On-Site Power: Micro-grids & More
Speaking at a March conference on distributed generation (DG), Nicholas Miller of GE Power Systems put forward the concept of micro-grids.Restructuring Today newsletter quoted Miller as saying that "breakthroughs in metering, telephony and computer hardware and software have put smart mini-grids on the horizon—just a few years down the road.
Speaking at a March conference on distributed generation (DG), Nicholas Miller of GE Power Systems put forward the concept of micro-grids.
Restructuring Today newsletter quoted Miller as saying that "breakthroughs in metering, telephony and computer hardware and software have put smart mini-grids on the horizon—just a few years down the road." This means that DG systems could be managed by intelligent systems, which would help end-users and assist the utility-DG interface.
"The micro-grid's real beauty arises from intelligence offered by integrated IT [information technology] and the automated control of the generation around the grid," said Miller. "The controller decides which units should be operating at any one time and sends out an alert if a problem arises somewhere on the grid."
Twenty plus years to go? Jeffrey Watts, senior vice president and CFO of Capstone Turbine, in a recent interview with The Wall Street Transcript, stated: "The move toward distributed generation is a two- to three-decade opportunity. Huge potential exists in North America."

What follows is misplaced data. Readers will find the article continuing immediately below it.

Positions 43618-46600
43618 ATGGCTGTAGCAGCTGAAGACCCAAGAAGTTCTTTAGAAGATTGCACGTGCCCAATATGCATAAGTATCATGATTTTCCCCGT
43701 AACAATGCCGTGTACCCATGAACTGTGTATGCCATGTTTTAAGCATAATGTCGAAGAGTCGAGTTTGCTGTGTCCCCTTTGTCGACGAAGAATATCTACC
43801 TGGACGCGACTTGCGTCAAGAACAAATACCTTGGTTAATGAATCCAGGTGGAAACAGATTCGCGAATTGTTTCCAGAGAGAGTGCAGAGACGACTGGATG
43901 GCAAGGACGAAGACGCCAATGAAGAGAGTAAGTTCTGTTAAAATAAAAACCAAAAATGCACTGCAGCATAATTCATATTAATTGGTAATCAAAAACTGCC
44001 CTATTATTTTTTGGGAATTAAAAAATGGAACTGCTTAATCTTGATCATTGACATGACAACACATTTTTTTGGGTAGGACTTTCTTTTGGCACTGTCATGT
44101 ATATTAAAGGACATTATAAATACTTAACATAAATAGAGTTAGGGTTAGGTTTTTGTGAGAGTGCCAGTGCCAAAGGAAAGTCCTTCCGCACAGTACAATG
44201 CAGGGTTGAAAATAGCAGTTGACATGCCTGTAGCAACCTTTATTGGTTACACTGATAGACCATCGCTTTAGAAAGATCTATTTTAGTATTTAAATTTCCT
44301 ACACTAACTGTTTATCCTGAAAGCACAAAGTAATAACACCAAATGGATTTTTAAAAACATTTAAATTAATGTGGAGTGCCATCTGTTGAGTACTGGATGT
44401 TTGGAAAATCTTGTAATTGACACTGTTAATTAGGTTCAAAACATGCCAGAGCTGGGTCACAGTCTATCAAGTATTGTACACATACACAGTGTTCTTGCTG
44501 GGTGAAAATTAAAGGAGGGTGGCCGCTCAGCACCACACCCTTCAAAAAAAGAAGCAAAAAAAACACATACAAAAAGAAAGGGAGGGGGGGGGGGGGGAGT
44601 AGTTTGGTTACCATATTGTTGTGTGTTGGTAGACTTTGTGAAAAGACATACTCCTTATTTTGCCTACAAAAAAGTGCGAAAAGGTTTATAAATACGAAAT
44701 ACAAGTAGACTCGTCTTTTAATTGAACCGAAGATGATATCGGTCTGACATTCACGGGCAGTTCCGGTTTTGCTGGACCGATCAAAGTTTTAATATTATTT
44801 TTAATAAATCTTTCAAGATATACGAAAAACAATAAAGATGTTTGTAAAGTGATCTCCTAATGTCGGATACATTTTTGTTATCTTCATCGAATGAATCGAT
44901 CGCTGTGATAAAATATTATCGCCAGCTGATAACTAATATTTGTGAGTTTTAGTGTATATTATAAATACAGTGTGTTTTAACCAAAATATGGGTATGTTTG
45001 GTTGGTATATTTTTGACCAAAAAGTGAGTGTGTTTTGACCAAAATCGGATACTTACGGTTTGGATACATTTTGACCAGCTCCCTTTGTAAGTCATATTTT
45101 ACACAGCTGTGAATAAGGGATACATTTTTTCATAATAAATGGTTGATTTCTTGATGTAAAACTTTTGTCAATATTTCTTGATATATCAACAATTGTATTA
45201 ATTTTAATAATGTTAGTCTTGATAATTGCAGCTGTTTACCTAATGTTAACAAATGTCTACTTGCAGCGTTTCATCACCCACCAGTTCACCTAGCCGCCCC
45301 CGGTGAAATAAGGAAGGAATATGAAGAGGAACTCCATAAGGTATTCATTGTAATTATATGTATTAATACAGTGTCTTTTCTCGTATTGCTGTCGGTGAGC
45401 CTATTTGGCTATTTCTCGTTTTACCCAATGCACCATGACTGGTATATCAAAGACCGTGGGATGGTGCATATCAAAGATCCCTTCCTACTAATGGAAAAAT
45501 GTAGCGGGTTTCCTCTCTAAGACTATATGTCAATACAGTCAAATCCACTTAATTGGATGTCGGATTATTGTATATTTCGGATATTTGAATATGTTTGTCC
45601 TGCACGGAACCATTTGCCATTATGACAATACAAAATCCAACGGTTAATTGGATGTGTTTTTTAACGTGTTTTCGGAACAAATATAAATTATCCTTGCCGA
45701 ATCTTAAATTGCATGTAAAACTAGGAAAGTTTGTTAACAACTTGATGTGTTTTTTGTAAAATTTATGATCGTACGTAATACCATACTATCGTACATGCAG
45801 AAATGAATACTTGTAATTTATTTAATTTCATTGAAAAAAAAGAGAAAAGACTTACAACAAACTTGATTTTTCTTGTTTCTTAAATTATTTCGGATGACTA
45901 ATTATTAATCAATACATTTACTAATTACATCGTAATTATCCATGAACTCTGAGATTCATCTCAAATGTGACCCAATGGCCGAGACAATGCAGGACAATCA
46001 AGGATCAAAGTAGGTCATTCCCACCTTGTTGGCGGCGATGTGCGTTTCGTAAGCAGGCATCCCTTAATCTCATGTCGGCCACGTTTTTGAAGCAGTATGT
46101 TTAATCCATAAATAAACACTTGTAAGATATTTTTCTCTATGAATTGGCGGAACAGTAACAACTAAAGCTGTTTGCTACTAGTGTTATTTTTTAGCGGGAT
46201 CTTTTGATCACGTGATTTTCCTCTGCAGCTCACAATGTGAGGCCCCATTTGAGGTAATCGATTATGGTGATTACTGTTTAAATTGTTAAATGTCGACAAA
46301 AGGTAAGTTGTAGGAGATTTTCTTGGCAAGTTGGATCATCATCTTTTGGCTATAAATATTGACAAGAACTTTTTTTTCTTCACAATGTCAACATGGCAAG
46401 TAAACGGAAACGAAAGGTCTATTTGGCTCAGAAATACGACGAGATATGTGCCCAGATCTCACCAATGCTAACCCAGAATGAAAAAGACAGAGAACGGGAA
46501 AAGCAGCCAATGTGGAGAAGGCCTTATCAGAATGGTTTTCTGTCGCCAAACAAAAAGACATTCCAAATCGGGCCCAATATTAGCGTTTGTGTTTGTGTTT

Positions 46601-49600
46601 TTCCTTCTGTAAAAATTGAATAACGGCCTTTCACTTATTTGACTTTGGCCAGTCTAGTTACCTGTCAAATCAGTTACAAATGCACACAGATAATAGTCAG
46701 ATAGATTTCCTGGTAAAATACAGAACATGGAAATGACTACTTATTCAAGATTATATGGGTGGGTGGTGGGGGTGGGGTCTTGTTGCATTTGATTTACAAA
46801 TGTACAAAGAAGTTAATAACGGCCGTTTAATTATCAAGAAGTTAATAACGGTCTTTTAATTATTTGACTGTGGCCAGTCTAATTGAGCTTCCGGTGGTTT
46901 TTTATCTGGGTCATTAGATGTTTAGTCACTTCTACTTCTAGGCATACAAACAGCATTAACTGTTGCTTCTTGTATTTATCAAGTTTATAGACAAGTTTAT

DG short circuit. The Bush administration's energy plan short circuits DG, according to Natick, Mass.-based Venture Development Corp., a market research firm ( www.vdc-corp.com ). "The plan does not go far enough in stressing the capabilities and importance of distributed generation technologies as a partial solution to the nation's energy crisis, both now and in the future."
DPCA. The Distributed Power Coalition of America, Washington, D.C., has come back to life after a brief hiatus. DPCA leaders met in early June with U.S. Congressmen Heather Wilson (R-N.M.) and Darrell Issa (R-Calif.) to discuss issues such as getting DG to work faster and streamlining the interconnection process.
Guaranteed output? Peoria, Ill.-based Caterpillar has a new strategy, according to James Parker, head of the company's electric group. Parker was quoted in the April 21 edition of The Economist as saying, "Instead of merely selling machines, [we] will offer to operate and service them onsite—and sell guaranteed power output."
Real energy. A deal put together by Los Angeles firms GFI Energy Ventures and Global Innovation Partners pools $50 million for new on-site power generation projects in southern California office buildings. RealEnergy, which owns and operates the systems it installs—without financial help from the buildings' owners—was awarded the project.
From Pure Power, Fall 2001.